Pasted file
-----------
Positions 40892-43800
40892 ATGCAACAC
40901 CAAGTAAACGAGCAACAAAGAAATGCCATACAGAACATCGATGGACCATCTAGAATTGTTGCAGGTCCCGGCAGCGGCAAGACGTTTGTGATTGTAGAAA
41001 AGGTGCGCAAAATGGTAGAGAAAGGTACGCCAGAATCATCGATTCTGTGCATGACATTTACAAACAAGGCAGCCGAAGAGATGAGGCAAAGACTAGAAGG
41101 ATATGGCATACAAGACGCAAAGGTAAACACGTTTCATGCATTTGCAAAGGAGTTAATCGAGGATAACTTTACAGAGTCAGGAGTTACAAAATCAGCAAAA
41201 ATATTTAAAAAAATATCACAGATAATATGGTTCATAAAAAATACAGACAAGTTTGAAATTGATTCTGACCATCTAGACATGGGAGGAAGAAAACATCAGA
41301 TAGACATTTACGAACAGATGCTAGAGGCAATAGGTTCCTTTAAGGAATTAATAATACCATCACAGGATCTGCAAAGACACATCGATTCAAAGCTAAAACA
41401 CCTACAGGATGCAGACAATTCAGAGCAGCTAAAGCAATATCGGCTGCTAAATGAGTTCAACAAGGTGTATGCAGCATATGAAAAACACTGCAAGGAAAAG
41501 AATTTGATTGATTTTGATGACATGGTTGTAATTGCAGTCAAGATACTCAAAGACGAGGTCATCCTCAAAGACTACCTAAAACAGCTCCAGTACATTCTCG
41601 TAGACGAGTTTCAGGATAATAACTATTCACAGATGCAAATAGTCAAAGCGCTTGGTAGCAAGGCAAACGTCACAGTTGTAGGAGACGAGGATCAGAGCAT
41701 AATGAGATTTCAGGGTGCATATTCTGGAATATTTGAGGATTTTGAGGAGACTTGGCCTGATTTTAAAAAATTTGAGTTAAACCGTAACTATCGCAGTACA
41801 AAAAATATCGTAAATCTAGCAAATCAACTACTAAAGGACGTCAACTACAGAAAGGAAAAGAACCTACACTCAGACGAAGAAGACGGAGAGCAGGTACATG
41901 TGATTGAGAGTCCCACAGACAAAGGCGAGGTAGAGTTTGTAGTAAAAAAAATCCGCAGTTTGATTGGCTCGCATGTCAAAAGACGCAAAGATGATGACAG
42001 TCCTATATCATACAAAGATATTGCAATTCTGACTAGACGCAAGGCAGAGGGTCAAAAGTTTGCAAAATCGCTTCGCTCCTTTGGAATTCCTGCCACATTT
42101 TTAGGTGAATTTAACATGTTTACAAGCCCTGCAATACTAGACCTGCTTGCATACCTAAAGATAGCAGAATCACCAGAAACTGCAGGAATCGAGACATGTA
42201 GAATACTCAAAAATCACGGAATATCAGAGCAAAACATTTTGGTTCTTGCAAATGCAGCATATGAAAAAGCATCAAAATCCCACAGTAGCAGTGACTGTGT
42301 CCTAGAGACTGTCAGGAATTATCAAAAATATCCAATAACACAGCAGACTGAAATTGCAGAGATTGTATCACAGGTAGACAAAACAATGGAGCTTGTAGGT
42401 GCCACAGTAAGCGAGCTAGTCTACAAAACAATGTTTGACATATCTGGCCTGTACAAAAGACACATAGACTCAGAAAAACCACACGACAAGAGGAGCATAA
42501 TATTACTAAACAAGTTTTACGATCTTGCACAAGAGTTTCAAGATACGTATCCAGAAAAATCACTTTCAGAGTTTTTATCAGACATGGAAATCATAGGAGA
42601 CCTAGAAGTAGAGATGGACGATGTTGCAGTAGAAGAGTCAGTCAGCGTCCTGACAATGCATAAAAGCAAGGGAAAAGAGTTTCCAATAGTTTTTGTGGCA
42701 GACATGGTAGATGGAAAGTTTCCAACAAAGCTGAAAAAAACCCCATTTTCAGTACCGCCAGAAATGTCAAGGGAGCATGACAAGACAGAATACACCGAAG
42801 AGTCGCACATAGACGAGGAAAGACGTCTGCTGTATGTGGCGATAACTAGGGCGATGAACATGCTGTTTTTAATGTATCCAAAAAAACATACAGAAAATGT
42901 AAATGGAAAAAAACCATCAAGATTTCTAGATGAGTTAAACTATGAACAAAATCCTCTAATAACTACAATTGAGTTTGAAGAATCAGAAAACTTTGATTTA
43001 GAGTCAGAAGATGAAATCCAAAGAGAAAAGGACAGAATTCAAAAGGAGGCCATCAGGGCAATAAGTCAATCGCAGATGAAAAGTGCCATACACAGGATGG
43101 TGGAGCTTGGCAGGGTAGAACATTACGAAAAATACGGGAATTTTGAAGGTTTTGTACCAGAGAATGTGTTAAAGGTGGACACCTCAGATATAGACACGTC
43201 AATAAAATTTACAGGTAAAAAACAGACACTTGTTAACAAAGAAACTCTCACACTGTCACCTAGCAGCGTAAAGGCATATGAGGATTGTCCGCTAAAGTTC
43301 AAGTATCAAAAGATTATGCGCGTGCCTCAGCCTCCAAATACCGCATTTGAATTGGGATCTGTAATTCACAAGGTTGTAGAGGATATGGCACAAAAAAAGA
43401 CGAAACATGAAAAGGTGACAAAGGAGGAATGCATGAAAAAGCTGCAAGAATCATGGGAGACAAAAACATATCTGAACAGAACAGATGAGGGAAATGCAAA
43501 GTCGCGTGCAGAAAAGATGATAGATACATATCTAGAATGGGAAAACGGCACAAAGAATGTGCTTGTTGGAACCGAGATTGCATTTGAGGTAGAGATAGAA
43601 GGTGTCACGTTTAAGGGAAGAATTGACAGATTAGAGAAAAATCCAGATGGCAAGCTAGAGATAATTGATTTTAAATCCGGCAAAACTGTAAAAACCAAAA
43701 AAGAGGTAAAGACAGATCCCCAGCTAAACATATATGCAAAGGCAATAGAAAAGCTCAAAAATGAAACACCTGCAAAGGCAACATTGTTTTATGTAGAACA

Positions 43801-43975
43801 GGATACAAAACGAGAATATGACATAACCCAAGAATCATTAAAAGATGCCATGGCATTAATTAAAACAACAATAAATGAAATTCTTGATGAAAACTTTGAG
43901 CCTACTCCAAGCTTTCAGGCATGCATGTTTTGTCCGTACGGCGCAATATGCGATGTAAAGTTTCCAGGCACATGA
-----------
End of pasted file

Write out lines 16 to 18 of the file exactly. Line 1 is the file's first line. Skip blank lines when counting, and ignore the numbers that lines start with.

42201 GAATACTCAAAAATCACGGAATATCAGAGCAAAACATTTTGGTTCTTGCAAATGCAGCATATGAAAAAGCATCAAAATCCCACAGTAGCAGTGACTGTGT
42301 CCTAGAGACTGTCAGGAATTATCAAAAATATCCAATAACACAGCAGACTGAAATTGCAGAGATTGTATCACAGGTAGACAAAACAATGGAGCTTGTAGGT
42401 GCCACAGTAAGCGAGCTAGTCTACAAAACAATGTTTGACATATCTGGCCTGTACAAAAGACACATAGACTCAGAAAAACCACACGACAAGAGGAGCATAA